Tips for writer's block?

So, I’ve been writing a fantasy fetish series and recently I’ve had some trouble finding the motivation to write out the scenes of the story. It used to come a lot easier, but now I feel like I’ve been struggling with dialog, and generally the meat of the story between the major beats that I have planned out. I feel that my own scenarios are contrived, and my characters aren’t reacting in a way that fits with how I’ve written them in the past. Even when I get some writing done, I lose confidence in it and end up scrapping it and starting over. It’s honestly been pretty painful since I do want to make these stories, I’m just unable to get stuff on the paper, so to speak. I’m basically asking for advice on this situation and/or some tips to get over this block of mine.

Edit:

Here’s a link to my series in question, if anyone is curious:

nopnopenohome - Hobbyist, Writer | DeviantArt

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For myself personally you can’t really force this sort of thing. Being a creative is inherently really hard, and really taxing even when pen isn’t being put to paper. Trying to push through writer’s block not only leads to an inferior product, but ultimately leads to you getting more burnt out in the end. From what you’ve said, this sounds like what you’re going through.

My advice is to just take some time to chill and not think about it. Work on something else, or just enjoy something you like. Recently I’ve sort of had to do that, though it has been because of other mitigating circumstances. I already know it has done me a lot of good, however.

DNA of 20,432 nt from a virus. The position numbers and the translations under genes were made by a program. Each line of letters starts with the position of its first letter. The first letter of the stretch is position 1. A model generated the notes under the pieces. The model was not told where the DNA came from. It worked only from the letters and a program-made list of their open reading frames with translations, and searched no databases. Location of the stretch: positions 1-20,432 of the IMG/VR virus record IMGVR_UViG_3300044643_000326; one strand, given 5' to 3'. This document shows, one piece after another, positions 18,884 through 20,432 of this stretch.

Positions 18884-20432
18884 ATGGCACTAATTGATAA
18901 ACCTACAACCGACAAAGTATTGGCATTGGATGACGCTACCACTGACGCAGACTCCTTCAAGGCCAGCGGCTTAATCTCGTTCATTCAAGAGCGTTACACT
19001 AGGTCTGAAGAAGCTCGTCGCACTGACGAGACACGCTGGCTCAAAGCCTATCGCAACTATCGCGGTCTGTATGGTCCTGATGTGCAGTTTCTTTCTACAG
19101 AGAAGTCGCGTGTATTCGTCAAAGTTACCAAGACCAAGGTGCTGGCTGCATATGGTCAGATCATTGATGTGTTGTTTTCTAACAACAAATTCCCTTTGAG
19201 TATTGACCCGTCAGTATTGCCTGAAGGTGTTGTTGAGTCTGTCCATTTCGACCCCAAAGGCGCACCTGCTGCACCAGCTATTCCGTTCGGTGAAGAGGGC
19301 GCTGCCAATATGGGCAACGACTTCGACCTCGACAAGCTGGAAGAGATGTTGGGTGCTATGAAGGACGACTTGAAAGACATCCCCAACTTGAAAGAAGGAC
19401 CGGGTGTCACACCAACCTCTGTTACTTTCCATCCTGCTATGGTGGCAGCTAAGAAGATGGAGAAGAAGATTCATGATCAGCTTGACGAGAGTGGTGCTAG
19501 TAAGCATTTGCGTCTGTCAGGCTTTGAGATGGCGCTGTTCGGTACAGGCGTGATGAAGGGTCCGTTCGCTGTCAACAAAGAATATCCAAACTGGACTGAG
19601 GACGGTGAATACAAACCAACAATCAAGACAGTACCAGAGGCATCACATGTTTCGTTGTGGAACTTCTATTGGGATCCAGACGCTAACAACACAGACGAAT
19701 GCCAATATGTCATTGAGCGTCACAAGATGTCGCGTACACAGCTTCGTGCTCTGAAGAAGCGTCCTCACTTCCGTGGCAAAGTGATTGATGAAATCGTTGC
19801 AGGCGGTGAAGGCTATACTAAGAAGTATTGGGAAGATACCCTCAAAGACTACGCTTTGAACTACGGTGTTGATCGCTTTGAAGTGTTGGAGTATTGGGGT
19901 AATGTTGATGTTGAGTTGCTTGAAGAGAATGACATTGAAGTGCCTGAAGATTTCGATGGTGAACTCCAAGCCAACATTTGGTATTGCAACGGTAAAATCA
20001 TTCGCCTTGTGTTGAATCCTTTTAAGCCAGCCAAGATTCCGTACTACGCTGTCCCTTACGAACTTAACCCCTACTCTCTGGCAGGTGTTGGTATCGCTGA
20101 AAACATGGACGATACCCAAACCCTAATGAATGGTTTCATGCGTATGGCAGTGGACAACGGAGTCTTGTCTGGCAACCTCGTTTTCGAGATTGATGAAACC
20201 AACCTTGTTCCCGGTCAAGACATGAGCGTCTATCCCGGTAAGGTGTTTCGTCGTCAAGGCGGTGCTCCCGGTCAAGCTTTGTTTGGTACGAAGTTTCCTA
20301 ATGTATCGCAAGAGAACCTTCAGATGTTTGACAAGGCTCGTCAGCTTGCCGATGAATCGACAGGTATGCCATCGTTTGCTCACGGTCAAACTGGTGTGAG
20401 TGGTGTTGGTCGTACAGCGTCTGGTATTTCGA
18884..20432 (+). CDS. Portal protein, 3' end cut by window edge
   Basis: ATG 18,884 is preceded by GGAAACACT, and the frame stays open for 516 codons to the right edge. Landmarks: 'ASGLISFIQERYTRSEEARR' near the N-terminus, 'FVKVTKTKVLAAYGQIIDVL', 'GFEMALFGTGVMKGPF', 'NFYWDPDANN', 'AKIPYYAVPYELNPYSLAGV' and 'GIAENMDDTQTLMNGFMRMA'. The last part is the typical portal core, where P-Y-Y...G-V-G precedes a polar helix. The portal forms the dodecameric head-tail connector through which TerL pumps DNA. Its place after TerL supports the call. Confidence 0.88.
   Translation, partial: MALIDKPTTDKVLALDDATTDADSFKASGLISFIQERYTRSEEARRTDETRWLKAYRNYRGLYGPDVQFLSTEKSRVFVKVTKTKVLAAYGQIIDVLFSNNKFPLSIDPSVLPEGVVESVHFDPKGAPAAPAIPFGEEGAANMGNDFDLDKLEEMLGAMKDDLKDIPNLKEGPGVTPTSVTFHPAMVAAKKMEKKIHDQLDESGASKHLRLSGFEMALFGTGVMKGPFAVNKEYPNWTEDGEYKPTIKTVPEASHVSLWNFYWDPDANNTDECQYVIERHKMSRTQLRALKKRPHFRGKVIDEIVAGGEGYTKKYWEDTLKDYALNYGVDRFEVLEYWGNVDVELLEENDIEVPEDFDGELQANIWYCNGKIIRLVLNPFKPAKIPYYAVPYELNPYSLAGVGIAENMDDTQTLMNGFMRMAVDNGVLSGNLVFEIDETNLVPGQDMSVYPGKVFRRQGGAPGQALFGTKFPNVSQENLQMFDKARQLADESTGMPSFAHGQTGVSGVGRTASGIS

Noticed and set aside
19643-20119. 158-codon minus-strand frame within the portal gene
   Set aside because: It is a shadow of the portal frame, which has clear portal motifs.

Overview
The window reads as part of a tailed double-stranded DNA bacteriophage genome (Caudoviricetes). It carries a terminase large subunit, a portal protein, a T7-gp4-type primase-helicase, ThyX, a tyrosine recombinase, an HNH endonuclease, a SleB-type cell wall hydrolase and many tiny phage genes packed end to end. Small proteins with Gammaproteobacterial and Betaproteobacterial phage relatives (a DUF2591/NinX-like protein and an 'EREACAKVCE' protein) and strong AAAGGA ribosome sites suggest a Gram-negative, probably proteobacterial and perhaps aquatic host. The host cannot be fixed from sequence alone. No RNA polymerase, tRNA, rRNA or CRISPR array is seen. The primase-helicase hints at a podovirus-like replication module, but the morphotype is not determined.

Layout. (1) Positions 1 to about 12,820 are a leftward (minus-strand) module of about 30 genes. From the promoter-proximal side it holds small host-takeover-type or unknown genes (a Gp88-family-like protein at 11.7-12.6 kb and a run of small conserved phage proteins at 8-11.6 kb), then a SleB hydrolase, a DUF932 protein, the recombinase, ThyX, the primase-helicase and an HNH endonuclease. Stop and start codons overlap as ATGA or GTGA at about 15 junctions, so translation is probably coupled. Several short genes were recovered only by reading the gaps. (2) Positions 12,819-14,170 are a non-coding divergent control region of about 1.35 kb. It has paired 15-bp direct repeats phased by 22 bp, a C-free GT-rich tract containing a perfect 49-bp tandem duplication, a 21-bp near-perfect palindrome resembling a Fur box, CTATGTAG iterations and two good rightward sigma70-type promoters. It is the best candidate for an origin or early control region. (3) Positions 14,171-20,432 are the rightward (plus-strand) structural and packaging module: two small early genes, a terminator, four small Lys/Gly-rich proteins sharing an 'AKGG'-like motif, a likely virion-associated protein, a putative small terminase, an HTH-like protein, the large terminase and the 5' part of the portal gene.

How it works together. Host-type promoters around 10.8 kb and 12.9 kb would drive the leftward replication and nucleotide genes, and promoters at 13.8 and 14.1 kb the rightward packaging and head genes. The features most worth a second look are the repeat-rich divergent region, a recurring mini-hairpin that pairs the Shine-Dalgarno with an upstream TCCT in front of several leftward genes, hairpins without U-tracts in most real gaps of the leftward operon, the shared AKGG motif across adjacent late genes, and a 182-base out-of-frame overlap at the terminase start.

It will come out in a satisfying way eventually. As I said at the start you cannot force these sorts of things.

Good luck completing your stories!

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You definitely can’t force being creative. Youre either in the mood, or you’re not, and if you’re not then you almost certainly won’t be happy with anything you create at that point.

If you don’t have a deadline then simply take a break. With my own writing, i find that a lot of my best ideas come when im thinking/ doing something entirely unrelated.

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After some thought, I think I should follow your advice about not forcing things. I did that with the last story I published, and while I think it was a good story, I was disappointed with the final product. Maybe I should try something else in the meantime, like writing some one-offs or creating character bibles. That could give me some time and maybe it’ll be easier returning to it after a bit.